But winning all three still wouldn’t be enough. It might be, but it’s not guaranteed.
Best-case scenario for MSU is finishing 6-2 alone with Alabama. It wins the head-to-head tiebreaker and goes to Atlanta. With State winning out, the only other team in the conversation is LSU. The Bulldogs would prefer that LSU loses twice – say to Arkansas and Ole Miss, which isn’t all that improbable – so they aren’t tied. But say LSU wins one of those – and for this tiebreaker example, which game doesn’t matter at all – and wins the season finale against Texas A&M to finish 6-2 and in a three-way tie with Alabama and Mississippi State.
All three would be 1-1 in the round robin. All three would be tied in the second tiebreaker (record vs. SEC West, at 4-2). The third tiebreaker is what makes this really complicated. Here it is from the SEC:
C. Head to head competition against the team within the division with the best overall Conference record (divisional and non divisional) and proceeding through the division (multiple ties within the division will be broken from first to last and a tie for first place will be broken before a tie for fourth place).
In this scenario, Mississippi State, LSU and Alabama are all 6-2 at the top and 4-2 within the SEC West, so nothing can differentiate them. That means we go to fourth place in the standings. For Mississippi State, now it would matter who it was that gave LSU its second loss. It’s bad if it’s Arkansas and very good if it’s Ole Miss. Say Ole Miss finishes alone in fourth at 5-3. Using head-to-head against them, LSU and Alabama both lost to Ole Miss, and State would have won. That breaks the tie and the Bulldogs go to Atlanta.
If it’s Arkansas that beats LSU and finishes 5-3 alone in fourth place – or tied with Ole Miss at fourth and Arkansas wins that tiebreaker to take Ole Miss out of the equation – then State is still in good shape. They would have a head-to-head win against Arkansas, as would Alabama. But LSU would have a loss and would be eliminated from the tiebreaker. Then it goes back to the first two-team tiebreaker – head-to-head – and State tops Alabama.
Texas A&M is not a good tiebreaker for State, but in our scenario LSU beat A&M to give them a fourth conference loss.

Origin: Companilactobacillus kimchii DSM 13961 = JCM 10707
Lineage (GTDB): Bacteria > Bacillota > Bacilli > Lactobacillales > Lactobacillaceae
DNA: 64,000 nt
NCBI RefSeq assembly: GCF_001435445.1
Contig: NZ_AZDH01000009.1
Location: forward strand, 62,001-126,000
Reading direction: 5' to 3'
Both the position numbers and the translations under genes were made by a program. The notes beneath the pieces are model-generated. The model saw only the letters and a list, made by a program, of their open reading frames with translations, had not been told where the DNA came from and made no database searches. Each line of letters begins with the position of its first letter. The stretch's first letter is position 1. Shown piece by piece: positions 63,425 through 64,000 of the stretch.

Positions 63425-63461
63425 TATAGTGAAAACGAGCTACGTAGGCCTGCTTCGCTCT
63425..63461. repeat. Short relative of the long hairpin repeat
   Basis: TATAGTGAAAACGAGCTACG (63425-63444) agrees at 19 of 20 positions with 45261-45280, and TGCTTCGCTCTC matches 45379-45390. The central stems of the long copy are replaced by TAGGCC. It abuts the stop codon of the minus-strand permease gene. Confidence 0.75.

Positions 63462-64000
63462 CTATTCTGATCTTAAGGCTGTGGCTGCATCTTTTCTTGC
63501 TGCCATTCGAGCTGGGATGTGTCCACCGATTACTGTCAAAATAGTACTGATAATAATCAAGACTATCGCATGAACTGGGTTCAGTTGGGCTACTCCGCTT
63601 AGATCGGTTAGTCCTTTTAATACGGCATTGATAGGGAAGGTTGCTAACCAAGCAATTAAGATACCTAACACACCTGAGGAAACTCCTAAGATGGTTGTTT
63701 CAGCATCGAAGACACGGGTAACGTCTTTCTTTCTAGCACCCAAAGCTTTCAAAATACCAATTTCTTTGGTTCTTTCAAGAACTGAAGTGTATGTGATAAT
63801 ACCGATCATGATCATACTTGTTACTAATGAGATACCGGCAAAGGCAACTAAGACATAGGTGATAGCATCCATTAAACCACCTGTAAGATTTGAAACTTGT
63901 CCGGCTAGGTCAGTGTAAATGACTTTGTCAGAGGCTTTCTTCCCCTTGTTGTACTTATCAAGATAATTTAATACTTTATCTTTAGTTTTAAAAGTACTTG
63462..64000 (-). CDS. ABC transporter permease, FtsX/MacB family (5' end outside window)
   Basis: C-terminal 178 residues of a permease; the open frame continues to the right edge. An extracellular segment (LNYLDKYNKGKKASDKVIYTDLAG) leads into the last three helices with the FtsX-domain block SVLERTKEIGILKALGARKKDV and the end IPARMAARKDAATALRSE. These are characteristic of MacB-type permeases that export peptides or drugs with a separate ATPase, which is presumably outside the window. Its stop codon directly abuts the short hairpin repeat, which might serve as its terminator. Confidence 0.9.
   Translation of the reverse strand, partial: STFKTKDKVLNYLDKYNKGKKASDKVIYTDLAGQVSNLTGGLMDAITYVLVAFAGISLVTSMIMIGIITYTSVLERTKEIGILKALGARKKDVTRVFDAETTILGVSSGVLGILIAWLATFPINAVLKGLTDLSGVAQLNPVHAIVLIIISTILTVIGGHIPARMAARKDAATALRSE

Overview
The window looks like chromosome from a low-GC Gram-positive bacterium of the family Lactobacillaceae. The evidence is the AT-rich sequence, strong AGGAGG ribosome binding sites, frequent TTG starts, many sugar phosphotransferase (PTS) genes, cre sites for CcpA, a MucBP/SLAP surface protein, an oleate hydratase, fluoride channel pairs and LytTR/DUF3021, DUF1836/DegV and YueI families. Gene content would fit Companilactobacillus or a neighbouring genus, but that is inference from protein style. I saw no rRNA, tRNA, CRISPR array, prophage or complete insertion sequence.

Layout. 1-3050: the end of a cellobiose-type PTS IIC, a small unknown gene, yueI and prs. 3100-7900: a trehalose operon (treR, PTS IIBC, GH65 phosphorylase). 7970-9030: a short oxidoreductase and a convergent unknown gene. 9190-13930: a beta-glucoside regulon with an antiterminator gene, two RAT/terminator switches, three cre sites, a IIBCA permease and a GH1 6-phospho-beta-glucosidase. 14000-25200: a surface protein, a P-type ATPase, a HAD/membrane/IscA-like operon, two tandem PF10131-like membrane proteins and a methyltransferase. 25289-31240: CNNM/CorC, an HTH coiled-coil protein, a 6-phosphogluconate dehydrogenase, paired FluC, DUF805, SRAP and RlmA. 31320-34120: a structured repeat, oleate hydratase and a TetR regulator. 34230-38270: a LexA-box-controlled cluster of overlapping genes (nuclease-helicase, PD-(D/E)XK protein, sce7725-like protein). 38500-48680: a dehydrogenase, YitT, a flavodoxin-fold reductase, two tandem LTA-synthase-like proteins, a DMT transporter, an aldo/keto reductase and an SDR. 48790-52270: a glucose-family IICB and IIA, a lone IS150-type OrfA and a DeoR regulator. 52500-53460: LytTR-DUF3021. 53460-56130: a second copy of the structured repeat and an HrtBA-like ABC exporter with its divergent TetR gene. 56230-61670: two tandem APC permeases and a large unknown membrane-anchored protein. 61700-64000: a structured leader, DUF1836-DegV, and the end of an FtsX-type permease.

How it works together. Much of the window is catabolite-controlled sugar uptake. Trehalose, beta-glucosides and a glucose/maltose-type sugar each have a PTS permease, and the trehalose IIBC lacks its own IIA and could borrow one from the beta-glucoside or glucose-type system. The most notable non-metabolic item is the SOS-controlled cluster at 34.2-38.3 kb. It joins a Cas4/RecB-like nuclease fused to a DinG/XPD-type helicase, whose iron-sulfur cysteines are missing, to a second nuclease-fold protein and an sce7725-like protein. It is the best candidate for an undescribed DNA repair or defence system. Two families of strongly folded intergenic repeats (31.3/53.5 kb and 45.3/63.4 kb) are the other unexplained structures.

ARKANSAS WILL WIN IF…
Many, many more crazy things happen. First off, like every other scenario, the Hogs have to win out and hope Mississippi State beats Alabama. If Arkansas beats LSU, Mississippi State and Missouri to finish 6-2, they still have to hope they don’t finish alone in a two-way tie with Alabama because they lose that tiebreaker.
Here’s the only tiebreaker they win.
They need Alabama to lose to both Mississippi State and Auburn to finish 5-3 and get them out of the picture. That’s asking a lot. After the Razorbacks beat LSU, they need to the Tigers to then beat Ole Miss and get rid of them. If that’s the case, then only Arkansas and LSU are left at 6-2 and the Hogs win head-to-head. Sounds easy enough, right?
The three-ways? We’ve already covered that an Arkansas-Alabama-Ole Miss tie is no good for the Hogs. Ole Miss wins on better division record. What about Alabama-LSU-Arkansas? If that happens, they’re all 6-2 and 4-2 in the West. So that third tiebreaker of head-to-head against the fourth-place team comes into play.
Much like Mississippi State, Arkansas would love for Ole Miss to finish alone in fourth. They have the win against Ole Miss and Alabama and LSU don’t. That would give the division to Arkansas.
And TexasA&M? The Aggies haven’t been officially eliminated, according to the SEC office. It’s entirely possible that a tie with a bunch of 5-3 teams could happen, but we ran several scenarios and couldn’t find one where A&M wins a tiebreaker.
“Auburn is the only team we would say are mathematically eliminated,” said Chuck Dunlap, SEC Communications Director. “A&M could tie for the division still, but we traditionally would not perform all the hypothetical tiebreaks at this point this far in advance with so many games to play.”
We won’t break them down either. How about we wait a week?